| A healthy diet for polar bears
consists of about 2 kg (4.4 lbs) of fat per day. Ringed seals, with
their high body fat content, are the polar bear's primary prey.
They are a particularly energy-rich food source, especially for
hungry mothers and their growing cubs.
Polar bears can devour huge amounts of fat when prey is abundant. The
largest proportion of a polar bear's annual caloric intake occurs
between late April and mid-July. Food availability during this period is
critical for maintaining the proper body weight to survive the ice-free
season. Polar bears fast during the ice-free season, which can last
three or four months.
Seals are often caught at the breathing holes they make in the ice.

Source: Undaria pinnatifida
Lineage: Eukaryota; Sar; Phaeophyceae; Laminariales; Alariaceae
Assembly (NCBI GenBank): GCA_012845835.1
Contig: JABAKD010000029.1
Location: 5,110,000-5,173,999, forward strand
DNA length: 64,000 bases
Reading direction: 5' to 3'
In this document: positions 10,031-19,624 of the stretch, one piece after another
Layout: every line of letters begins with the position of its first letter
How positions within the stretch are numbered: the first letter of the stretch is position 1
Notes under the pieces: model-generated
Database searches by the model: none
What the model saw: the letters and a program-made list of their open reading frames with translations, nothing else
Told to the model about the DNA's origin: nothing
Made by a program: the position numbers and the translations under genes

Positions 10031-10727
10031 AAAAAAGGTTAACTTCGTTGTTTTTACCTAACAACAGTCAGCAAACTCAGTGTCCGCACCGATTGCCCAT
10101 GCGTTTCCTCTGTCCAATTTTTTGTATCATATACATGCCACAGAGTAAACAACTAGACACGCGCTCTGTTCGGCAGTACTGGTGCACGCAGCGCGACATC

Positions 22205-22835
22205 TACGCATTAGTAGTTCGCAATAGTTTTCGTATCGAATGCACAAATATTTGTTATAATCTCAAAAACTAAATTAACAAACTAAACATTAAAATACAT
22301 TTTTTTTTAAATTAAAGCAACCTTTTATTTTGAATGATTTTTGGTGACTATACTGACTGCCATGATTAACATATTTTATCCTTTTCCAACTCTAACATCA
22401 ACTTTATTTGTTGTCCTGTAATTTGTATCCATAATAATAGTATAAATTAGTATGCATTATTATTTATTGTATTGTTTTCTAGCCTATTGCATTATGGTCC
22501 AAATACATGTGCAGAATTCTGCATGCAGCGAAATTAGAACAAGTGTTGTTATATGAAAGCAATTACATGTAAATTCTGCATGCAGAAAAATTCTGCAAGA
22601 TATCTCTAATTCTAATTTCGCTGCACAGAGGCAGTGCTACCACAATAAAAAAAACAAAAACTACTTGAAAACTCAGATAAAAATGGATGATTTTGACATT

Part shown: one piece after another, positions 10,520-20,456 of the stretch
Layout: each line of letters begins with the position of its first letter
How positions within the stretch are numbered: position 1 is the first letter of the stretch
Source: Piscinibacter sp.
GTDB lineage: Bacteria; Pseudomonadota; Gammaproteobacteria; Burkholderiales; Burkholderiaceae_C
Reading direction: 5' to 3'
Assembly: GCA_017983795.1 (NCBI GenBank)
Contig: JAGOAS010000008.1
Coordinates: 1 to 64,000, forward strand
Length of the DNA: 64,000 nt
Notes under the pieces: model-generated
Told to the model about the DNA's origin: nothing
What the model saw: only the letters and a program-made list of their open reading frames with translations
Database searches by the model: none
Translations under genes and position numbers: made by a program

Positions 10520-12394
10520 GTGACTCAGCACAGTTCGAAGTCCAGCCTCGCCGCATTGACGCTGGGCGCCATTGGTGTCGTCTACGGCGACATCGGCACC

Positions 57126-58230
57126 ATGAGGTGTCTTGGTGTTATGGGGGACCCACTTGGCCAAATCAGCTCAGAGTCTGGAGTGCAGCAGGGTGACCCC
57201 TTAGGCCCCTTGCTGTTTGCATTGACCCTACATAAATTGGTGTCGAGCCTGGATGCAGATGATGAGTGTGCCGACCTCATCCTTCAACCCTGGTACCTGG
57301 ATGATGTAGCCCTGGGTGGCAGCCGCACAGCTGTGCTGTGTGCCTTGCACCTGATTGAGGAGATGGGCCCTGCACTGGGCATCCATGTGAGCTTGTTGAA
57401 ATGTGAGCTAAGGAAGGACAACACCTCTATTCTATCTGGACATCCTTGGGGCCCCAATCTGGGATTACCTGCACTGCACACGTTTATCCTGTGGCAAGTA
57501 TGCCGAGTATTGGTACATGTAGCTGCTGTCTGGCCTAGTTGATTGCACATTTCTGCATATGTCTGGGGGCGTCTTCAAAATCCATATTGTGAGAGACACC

Polar bears creep next to a breathing hole and stay completely still,
lying on their stomach and chest with their chin on the ice, waiting
patiently for a seal to appear. They often wait several hours before
they are successful.
Bears also hunt bearded and harp seals. When seals are not available
they will prey upon young walrus and beluga whale, narwhal, fish, and
seabirds and their eggs. Near human settlements, polar bears forage for
food in garbage dumps.
A superb sense of smell guides
polar bears to food sources.
Polar bears typically eat only the fat of their kill.